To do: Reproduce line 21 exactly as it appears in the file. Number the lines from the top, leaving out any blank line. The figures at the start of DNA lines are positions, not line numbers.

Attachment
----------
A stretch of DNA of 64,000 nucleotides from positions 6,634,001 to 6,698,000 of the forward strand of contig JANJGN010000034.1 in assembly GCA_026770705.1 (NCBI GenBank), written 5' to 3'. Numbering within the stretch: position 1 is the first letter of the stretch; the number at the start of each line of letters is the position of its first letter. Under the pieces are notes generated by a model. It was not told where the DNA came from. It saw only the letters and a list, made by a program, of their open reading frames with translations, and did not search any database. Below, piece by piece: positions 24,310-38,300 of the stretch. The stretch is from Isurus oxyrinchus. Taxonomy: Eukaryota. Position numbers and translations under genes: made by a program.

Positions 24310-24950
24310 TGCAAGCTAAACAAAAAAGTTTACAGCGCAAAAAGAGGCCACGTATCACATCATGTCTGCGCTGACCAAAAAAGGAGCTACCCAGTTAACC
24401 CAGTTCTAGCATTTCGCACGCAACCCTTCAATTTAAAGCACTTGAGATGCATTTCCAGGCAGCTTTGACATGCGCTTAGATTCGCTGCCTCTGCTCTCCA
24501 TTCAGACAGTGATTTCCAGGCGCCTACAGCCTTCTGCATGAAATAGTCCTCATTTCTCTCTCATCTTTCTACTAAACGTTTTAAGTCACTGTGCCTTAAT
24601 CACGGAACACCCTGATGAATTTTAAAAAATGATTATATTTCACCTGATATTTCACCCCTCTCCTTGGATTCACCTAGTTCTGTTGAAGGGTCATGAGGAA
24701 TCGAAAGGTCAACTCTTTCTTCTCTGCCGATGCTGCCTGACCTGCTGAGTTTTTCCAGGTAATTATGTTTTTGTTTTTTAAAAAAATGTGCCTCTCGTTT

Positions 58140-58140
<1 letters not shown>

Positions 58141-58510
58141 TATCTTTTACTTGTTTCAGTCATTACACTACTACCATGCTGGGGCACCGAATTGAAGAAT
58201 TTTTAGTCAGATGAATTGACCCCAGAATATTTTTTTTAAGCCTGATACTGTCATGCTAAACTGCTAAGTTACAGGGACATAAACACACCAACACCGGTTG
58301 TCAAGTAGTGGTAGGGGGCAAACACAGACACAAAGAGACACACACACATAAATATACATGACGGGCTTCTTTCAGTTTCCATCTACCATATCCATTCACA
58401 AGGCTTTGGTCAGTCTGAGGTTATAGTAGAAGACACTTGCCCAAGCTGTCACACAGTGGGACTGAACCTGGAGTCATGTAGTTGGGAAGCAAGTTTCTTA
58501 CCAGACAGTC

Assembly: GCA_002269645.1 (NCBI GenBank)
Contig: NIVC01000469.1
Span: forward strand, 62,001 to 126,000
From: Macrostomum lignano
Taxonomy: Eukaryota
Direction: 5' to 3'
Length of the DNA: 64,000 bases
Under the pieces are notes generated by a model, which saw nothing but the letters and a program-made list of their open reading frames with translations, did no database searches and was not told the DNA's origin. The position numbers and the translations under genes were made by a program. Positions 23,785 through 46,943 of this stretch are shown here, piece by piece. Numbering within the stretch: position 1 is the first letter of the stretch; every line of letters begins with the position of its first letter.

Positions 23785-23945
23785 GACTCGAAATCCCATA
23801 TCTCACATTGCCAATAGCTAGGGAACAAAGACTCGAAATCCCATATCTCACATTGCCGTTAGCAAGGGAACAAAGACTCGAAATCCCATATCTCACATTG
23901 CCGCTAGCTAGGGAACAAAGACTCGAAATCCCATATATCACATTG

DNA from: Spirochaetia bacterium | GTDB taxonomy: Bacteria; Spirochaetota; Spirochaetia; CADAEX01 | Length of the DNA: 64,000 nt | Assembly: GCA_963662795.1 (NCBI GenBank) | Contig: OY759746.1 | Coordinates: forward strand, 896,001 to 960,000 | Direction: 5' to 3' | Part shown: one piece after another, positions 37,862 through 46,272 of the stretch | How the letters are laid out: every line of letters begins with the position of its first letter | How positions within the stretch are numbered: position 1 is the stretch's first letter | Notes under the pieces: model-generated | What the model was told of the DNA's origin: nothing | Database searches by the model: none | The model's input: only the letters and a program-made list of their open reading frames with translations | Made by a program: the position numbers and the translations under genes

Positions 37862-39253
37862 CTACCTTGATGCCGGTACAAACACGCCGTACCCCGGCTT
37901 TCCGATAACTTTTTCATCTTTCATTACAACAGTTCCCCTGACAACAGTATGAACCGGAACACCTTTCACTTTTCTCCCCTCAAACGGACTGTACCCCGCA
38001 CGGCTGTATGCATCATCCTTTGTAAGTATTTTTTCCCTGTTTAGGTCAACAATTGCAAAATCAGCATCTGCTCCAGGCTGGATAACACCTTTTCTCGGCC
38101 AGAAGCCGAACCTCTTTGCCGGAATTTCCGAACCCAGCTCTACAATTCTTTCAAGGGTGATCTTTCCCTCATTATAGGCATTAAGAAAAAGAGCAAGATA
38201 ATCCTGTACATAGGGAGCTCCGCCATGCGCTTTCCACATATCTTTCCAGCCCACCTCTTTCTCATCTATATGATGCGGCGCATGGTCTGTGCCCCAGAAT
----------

Direction: 5' to 3'